Fuel From Waste

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Heating oil marketers can help customers reduce their carbon footprints and replace fossil fuels with renewable energy by selling biodiesel made from food waste.  The possibilities were on display during a tour of the Newport Biodiesel plant that was part of the recent Southern New England Energy Conference, held in Newport, R.I. Newport Biodiesel President Blake Banky told visitors, “We take garbage and make clean-burning fuel from it.”  The company sources much of its vegetable oil, which is their feedstock for making biodiesel, from 2,000 restaurant partners in New England. The restaurants collect their waste oil in special bins provided by Newport Biodiesel, and the company sends drivers out periodically to retrieve the feedstock. When the restaurant partners cannot provide enough waste oil to meet Newport Biodiesel’s production needs, the company purchases yellow grease, which is sold as a commodity on the open market. Newport Biodiesel pays the restaurants for the oil at a rate that has ranged over the years from $0.80 to $1.40 per gallon. The value of yellow grease on the open market is what drives this pricing.

Waste Becomes Feedstock

The company begins the production process by separating the energy-laden grease from the water and particulates that are mixed with it when the waste oil arrives. Rather than dispose of those waste products, Newport pays to have them collected by operators of anaerobic digesters that use the waste to create biogas, which can be burned like natural gas. “We’re about as green as one can get. Our waste stream is another’s feedstock.” Banky said. Newport Biodiesel continues processing the yellow grease at its plant to remove more water and, through a light chemical process, converts it into biodiesel that meets the ASTM D6751 specification. The company maintains a laboratory on site for fuel quality testing and uses a thirdparty laboratory as well. The process also generates glycerin as a byproduct, which Newport Biodiesel sells. The processed biodiesel is sold to fuel distributors and loaded into tank trucks with a loading arm that dispenses 400 gallons per minute. Buyers generally purchase the fuel without the accompanying Renewable Identification Numbers (RINs), which are federal energy credits used to promote renewable fuel production under the federal Renewable Fuel Standard 2 (RFS2). RINs have a value that rises and falls with market conditions.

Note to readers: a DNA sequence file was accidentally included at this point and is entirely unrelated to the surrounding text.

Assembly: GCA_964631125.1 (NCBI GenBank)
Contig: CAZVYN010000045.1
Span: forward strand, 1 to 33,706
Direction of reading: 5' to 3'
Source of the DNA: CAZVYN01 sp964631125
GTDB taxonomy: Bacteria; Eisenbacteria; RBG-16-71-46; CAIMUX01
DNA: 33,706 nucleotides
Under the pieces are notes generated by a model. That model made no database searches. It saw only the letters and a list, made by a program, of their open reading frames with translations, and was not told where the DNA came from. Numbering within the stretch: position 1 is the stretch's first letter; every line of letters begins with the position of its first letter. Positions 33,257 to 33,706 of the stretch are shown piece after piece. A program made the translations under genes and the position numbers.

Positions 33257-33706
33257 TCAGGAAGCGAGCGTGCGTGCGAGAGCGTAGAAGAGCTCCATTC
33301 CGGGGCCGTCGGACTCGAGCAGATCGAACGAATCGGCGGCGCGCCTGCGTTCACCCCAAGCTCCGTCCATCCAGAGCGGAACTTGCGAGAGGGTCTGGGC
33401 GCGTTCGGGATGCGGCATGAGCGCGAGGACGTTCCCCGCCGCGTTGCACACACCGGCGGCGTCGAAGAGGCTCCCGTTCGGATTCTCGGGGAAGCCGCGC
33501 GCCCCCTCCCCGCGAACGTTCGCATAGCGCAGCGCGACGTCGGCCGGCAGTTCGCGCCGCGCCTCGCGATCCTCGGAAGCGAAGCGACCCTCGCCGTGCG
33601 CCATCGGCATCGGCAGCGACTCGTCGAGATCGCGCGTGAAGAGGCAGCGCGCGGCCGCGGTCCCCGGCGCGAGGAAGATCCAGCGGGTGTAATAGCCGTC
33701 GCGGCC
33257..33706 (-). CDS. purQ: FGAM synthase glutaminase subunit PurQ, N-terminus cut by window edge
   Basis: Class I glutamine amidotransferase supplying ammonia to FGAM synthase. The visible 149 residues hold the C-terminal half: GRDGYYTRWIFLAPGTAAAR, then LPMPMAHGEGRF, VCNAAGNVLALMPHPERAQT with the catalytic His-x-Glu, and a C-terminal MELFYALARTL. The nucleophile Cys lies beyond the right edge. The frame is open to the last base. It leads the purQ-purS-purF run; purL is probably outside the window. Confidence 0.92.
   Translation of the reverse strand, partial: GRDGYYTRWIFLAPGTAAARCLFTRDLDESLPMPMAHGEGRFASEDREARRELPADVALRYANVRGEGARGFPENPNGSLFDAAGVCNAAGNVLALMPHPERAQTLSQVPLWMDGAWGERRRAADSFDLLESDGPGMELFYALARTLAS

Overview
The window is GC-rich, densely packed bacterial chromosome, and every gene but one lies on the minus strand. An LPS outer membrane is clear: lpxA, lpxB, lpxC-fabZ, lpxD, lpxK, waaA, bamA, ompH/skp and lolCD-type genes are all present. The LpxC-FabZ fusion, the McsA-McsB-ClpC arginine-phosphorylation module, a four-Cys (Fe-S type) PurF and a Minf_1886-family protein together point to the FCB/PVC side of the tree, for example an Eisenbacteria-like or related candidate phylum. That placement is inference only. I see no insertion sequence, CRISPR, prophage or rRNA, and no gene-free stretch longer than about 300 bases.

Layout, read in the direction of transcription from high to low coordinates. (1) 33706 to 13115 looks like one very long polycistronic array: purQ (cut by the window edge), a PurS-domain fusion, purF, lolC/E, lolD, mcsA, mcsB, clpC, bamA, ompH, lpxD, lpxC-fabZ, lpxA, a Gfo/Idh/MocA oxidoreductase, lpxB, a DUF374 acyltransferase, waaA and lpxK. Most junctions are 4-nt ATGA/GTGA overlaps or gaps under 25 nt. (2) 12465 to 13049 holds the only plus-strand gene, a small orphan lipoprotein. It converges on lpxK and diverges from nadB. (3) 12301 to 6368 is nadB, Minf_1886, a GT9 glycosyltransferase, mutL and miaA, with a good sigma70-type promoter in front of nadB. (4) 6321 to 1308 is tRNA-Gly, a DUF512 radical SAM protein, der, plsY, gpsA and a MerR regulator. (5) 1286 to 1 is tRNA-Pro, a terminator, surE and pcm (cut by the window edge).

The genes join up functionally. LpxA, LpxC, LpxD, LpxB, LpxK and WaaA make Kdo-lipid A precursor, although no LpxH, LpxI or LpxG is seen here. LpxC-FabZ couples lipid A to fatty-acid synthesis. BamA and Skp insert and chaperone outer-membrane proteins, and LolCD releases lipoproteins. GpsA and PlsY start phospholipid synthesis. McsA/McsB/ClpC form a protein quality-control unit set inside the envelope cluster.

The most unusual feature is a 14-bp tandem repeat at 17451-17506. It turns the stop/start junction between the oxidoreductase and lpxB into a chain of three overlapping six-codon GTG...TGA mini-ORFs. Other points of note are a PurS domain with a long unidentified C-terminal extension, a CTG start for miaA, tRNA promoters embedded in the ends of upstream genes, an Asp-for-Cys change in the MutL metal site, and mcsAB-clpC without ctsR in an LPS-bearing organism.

Uncertain Incentives

One of the challenges facing producers like Newport Biodiesel is uncertainty about the principal federal government incentives that promote the use of biodiesel. Both the Biodiesel Blenders Tax Credit (BTC) and RFS2 are currently in limbo. The BTC, which provides a $1/gallon tax credit when biodiesel is first blended with petroleum, lapsed at the end of 2013 but could be reinstated retroactively by Congress. RFS2, meanwhile, is designed to mandate the quantities of biofuels that must be blended into the petroleum fuel supply, but the U.S. Environmental Protection Agency (EPA) has delayed setting the 2014 Renewable Volume Obligations (RVO), leaving both buyers and sellers of RINs guessing as to their value. Banky told Oil & Energy that uncertainty about the incentive programs creates challenges for producers like Newport Biodiesel. “It is difficult for the industry to price inputs and outputs at a level that will provide biodiesel producers with a fair rate of return on capital and efforts when the ultimate state of the tax credit and RVOs are unknown.”

He said the incentives are very important for getting biodiesel production up and running. “It is the view of Newport Biodiesel that renewable fuels will be a very important part of the energy program going forward,” he said. If the incentives are simply shut off, there is risk of the industry losing ground rapidly and retracing the progress it has made, he added. While the federal incentives may or may not last, biodiesel producers are expected to benefit from the State of Rhode Island’s new Bioheat® fuel mandate, which requires that every gallon of heating oil sold in the state contain at least 2 percent biodiesel as of July 1, 2014. “We believe the Rhode Island mandate is a good example for the entire country,” Banky said. “It is reinforcing demand for renewable energy, and we are starting to feel the pull.” Newport Biodiesel was founded in 2006 by Nat Harris, who started out by making heating fuel for his home. The company graduated to commercial production and moved to its current location in 2008, where it now has a production capacity of 2 Newport Biodiesel provides these bins to its million gallons a year.

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